When was the last time you cut something out from your design?
Perfection is achieved, not when there is nothing more to add, but when there is nothing left to take away.
– Antoine de Saint-Exupery
I love this quote. It's partially on the money. Yes, we cut, a lot. But as designers, we don't set out to reach perfection in our interfaces because it's non-attainable. If it were, we'd be unemployed swiftly.
Instead, we set out with the goal of making our designs better communicate their messages with every push of a pixel. In doing so, we're on the hunt for obstructions, clashes, and noise. In doing so, we become Grim Reapers.
We glide through our designs and relentlessly cut down, destroy, and delete the unnecessary. Then we do it again and again. To be honest, it's pretty fun.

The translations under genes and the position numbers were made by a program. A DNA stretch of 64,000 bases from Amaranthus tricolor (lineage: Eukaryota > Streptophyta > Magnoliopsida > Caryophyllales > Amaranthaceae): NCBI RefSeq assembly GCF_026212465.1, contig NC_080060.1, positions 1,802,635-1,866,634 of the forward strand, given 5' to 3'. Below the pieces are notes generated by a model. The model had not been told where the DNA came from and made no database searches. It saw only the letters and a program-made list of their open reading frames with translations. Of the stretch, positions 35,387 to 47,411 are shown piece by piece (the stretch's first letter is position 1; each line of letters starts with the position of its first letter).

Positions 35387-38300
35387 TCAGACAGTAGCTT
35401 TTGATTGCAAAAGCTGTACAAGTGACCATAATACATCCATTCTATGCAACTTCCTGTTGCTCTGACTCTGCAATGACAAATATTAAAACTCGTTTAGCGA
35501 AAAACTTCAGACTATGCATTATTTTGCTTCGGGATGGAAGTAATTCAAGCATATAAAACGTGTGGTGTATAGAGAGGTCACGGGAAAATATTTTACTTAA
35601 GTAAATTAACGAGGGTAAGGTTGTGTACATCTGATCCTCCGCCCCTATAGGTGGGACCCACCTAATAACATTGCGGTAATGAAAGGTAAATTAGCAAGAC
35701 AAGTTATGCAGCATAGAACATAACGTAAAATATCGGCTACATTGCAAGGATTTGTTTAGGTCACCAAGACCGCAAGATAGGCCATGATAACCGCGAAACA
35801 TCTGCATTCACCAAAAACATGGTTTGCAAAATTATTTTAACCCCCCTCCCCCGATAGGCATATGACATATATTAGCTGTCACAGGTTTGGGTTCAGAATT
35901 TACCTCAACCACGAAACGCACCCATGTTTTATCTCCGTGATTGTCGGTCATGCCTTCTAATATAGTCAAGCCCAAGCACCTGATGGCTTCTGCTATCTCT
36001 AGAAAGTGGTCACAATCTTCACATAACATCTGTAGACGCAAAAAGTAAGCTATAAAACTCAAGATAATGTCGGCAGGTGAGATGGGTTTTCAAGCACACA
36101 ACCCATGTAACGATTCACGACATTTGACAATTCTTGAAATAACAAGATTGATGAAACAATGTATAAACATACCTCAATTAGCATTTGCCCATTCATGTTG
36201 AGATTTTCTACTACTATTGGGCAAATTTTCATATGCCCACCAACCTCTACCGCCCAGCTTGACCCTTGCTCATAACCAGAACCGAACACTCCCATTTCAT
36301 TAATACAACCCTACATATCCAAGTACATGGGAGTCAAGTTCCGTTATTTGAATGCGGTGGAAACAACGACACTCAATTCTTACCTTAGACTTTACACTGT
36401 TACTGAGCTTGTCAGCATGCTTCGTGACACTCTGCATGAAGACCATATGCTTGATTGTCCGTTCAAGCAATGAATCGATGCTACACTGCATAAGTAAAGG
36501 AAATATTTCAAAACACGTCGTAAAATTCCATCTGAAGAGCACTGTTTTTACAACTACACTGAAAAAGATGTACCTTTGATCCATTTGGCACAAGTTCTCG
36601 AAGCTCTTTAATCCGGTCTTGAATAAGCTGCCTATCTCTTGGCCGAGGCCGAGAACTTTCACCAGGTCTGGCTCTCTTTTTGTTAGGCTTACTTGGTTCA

So I'll modify the quote a bit.
Good design is achieved, not when there is nothing more to add, but when there is nothing left to take away.
We've all heard it at least once in our careers. You're busy coding away at the newest tenant to the World Wide Web. You're stuck on the choice of fonts, color scheme, or whether or not to keep the navigation pinned to the top. Then out of no where, you hear the words “dude, relax. It's just a website.”
You see, as designers (or creatives, as I call us), it's our duty to create things that solve problems. The problem could be that the current layout of a site just doesn't fit the intended message. It could be that the choice of fonts clash. It could be that there are too many levels of navigation to get to a vital setting. Or, it could simply be that a site that should exist, doesn't.
Regardless of what we're solving, solving is what we've set out to do. And our ability to design, whether it be websites, mobile apps, interfaces, or back-end code (yes, they're designers too), is measured by our ability to solve. It's not just about pretty pixels and white-space anymore. So for anyone to say “it's just [anything]” undermines what we do – we problem solve. And that's no simple feat.